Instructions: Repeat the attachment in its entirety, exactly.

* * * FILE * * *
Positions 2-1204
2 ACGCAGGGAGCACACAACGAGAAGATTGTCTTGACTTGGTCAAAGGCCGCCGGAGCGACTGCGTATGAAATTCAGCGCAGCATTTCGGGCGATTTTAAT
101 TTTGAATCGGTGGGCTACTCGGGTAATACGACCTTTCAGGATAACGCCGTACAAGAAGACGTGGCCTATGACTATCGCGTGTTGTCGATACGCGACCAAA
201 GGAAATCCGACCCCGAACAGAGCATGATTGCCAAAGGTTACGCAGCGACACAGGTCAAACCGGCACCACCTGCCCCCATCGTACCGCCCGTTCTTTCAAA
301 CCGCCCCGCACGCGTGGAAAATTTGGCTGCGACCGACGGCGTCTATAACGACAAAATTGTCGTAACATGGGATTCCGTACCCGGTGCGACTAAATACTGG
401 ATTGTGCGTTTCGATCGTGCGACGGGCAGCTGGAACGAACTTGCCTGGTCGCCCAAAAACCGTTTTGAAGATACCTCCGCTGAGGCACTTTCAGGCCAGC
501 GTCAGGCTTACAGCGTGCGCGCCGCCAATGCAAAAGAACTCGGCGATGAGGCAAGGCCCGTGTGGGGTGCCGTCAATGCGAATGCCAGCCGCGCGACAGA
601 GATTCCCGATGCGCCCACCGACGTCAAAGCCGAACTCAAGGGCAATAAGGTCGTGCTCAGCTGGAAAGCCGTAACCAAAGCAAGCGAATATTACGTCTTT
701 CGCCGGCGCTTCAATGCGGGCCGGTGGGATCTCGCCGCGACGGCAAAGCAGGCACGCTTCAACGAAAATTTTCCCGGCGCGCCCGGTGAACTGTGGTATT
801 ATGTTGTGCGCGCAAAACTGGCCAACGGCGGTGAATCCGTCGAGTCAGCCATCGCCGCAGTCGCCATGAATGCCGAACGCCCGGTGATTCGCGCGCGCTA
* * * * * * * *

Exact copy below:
Positions 2-1204
2 ACGCAGGGAGCACACAACGAGAAGATTGTCTTGACTTGGTCAAAGGCCGCCGGAGCGACTGCGTATGAAATTCAGCGCAGCATTTCGGGCGATTTTAAT
101 TTTGAATCGGTGGGCTACTCGGGTAATACGACCTTTCAGGATAACGCCGTACAAGAAGACGTGGCCTATGACTATCGCGTGTTGTCGATACGCGACCAAA
201 GGAAATCCGACCCCGAACAGAGCATGATTGCCAAAGGTTACGCAGCGACACAGGTCAAACCGGCACCACCTGCCCCCATCGTACCGCCCGTTCTTTCAAA
301 CCGCCCCGCACGCGTGGAAAATTTGGCTGCGACCGACGGCGTCTATAACGACAAAATTGTCGTAACATGGGATTCCGTACCCGGTGCGACTAAATACTGG
401 ATTGTGCGTTTCGATCGTGCGACGGGCAGCTGGAACGAACTTGCCTGGTCGCCCAAAAACCGTTTTGAAGATACCTCCGCTGAGGCACTTTCAGGCCAGC
501 GTCAGGCTTACAGCGTGCGCGCCGCCAATGCAAAAGAACTCGGCGATGAGGCAAGGCCCGTGTGGGGTGCCGTCAATGCGAATGCCAGCCGCGCGACAGA
601 GATTCCCGATGCGCCCACCGACGTCAAAGCCGAACTCAAGGGCAATAAGGTCGTGCTCAGCTGGAAAGCCGTAACCAAAGCAAGCGAATATTACGTCTTT
701 CGCCGGCGCTTCAATGCGGGCCGGTGGGATCTCGCCGCGACGGCAAAGCAGGCACGCTTCAACGAAAATTTTCCCGGCGCGCCCGGTGAACTGTGGTATT
801 ATGTTGTGCGCGCAAAACTGGCCAACGGCGGTGAATCCGTCGAGTCAGCCATCGCCGCAGTCGCCATGAATGCCGAACGCCCGGTGATTCGCGCGCGCTA